Parents' Perceptions of Primary Care: Measuring Parents' Experiences of Pediatric Primary Care Quality Academic Article uri icon

abstract

  • OBJECTIVE: A measure of pediatric primary care quality that is brief, practical, reliable, and valid would be useful to patients and pediatricians, policymakers, and health system leaders. Parents have a unique perspective from which to report their experiences with their child's primary care, and these reports may be valid indicators of pediatric primary care quality. The research objective was to develop a brief parent report of their children's primary care, the Parent's Perceptions of Primary Care measure (P3C), and to test its reliability and validity as a measure of pediatric primary care quality. STUDY DESIGN: The P3C was based on the elements of primary care as defined by the Institute of Medicine. Pretesting of domain content and item clarity was accomplished via focus interviews. The P3C was developed in English and translated to Spanish, Vietnamese, and Tagalog. The 23-item P3C yields a total score, as well as subscale scores for continuity, access, contextual knowledge, communication, comprehensiveness, and coordination. The P3C was administered to 3371 parents of children in kindergarten through sixth grades in a large, urban school district. PRINCIPAL FINDINGS: The percentage of missing values for the overall sample was 1.88%, indicating acceptable feasibility. Range of measurement, assessed via floor and ceiling effects, was moderate to good. Cronbach's coefficient alpha, an indicator of scale internal consistency reliability, was 0.95 for the P3C total scale. Factor analysis supported the subscale structure, and P3C scores were higher for children with health insurance, whose parents completed the survey in English, and who had a regular physician. P3C scores were positively related to parent reports of the child's health-related quality of life. CONCLUSIONS: The P3C is a practical, reliable, and valid measure of parents' reports of pediatric primary care quality. This brief measure could be used alone, or in conjunction with other measures, to enhance outcomes and evaluate the impact of systems changes on the delivery of the main elements of primary care.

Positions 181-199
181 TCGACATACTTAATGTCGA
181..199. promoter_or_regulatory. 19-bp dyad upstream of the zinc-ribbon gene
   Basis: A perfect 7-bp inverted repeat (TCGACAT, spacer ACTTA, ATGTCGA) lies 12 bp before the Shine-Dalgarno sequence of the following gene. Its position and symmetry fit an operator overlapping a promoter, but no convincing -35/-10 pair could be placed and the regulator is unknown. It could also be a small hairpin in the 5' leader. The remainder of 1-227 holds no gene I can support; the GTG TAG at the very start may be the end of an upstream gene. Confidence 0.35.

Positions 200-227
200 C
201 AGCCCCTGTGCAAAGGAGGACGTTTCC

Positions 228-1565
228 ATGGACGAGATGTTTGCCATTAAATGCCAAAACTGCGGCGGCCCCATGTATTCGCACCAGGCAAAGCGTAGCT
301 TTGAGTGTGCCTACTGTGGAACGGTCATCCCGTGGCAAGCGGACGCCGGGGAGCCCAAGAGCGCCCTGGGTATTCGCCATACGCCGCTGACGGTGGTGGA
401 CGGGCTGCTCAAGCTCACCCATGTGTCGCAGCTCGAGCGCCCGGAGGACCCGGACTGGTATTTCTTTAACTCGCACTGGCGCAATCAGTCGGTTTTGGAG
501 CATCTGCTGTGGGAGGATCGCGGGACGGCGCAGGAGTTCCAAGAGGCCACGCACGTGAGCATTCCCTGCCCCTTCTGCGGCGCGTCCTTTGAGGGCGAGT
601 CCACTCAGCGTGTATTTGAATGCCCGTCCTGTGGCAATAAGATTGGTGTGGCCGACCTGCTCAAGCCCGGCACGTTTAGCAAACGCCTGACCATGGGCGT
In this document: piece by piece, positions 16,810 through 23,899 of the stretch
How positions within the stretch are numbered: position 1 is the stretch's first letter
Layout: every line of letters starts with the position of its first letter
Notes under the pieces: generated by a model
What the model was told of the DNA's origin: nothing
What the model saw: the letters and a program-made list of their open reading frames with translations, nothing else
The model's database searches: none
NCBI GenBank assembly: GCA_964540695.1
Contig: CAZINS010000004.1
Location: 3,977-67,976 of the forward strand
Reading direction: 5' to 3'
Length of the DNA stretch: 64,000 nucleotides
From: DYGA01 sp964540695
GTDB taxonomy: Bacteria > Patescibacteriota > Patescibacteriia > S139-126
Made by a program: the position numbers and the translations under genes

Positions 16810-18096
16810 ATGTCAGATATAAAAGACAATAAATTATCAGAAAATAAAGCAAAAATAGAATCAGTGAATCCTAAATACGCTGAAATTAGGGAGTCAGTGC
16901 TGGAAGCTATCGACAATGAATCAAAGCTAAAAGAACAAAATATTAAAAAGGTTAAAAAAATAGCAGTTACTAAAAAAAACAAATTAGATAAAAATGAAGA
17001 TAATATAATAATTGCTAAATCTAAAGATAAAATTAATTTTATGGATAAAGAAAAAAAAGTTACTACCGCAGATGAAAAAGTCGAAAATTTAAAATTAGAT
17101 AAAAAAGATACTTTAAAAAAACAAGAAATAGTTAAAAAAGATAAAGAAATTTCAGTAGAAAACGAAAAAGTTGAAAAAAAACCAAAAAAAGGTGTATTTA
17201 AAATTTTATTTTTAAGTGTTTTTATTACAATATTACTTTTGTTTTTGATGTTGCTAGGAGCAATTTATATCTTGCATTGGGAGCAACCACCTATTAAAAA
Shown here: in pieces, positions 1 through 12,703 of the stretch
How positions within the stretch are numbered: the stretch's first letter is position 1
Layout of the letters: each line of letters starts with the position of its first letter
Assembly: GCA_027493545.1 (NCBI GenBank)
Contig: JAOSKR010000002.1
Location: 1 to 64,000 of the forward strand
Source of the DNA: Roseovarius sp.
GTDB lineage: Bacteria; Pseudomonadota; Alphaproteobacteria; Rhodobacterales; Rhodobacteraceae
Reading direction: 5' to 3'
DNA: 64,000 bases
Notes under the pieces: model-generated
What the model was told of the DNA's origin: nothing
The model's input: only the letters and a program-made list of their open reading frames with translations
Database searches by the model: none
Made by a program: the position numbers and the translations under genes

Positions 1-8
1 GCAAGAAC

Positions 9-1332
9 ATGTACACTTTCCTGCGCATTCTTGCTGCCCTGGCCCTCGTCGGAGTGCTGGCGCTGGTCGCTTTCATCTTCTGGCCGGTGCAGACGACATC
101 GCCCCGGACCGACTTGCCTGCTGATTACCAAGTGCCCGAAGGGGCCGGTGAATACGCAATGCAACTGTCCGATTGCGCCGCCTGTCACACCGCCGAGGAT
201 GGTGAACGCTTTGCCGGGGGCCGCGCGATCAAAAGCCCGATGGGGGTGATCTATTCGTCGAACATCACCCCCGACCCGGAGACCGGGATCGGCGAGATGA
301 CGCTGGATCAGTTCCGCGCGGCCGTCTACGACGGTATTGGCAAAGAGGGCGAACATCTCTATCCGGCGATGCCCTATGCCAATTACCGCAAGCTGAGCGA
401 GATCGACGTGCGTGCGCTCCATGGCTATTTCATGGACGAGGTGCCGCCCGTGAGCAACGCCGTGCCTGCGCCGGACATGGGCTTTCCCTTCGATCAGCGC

author list (cited authors)

  • Seid, M., Varni, J. W., Bermudez, L. O., Zivkovic, M., Far, M. D., Nelson, M., & Kurtin, P. S.

citation count

  • 73

complete list of authors

  • Seid, M||Varni, JW||Bermudez, LO||Zivkovic, M||Far, MD||Nelson, M||Kurtin, PS

publication date

  • August 2001